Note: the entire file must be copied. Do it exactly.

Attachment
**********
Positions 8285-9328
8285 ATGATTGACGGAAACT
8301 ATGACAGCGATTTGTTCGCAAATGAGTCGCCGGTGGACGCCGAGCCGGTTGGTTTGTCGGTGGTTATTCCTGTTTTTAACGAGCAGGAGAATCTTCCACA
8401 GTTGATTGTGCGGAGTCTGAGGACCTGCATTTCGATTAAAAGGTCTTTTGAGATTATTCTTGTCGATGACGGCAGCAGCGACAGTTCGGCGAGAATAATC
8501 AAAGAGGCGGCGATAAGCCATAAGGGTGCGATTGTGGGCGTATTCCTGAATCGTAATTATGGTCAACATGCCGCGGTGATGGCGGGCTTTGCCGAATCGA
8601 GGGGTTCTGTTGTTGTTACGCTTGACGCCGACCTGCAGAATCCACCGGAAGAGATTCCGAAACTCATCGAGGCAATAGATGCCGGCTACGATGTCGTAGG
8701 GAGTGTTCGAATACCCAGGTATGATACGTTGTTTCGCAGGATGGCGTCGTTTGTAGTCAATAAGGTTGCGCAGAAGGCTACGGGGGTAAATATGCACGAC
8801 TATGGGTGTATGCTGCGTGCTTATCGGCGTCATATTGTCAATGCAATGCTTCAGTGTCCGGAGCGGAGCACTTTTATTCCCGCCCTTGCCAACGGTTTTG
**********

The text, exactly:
Positions 8285-9328
8285 ATGATTGACGGAAACT
8301 ATGACAGCGATTTGTTCGCAAATGAGTCGCCGGTGGACGCCGAGCCGGTTGGTTTGTCGGTGGTTATTCCTGTTTTTAACGAGCAGGAGAATCTTCCACA
8401 GTTGATTGTGCGGAGTCTGAGGACCTGCATTTCGATTAAAAGGTCTTTTGAGATTATTCTTGTCGATGACGGCAGCAGCGACAGTTCGGCGAGAATAATC
8501 AAAGAGGCGGCGATAAGCCATAAGGGTGCGATTGTGGGCGTATTCCTGAATCGTAATTATGGTCAACATGCCGCGGTGATGGCGGGCTTTGCCGAATCGA
8601 GGGGTTCTGTTGTTGTTACGCTTGACGCCGACCTGCAGAATCCACCGGAAGAGATTCCGAAACTCATCGAGGCAATAGATGCCGGCTACGATGTCGTAGG
8701 GAGTGTTCGAATACCCAGGTATGATACGTTGTTTCGCAGGATGGCGTCGTTTGTAGTCAATAAGGTTGCGCAGAAGGCTACGGGGGTAAATATGCACGAC
8801 TATGGGTGTATGCTGCGTGCTTATCGGCGTCATATTGTCAATGCAATGCTTCAGTGTCCGGAGCGGAGCACTTTTATTCCCGCCCTTGCCAACGGTTTTG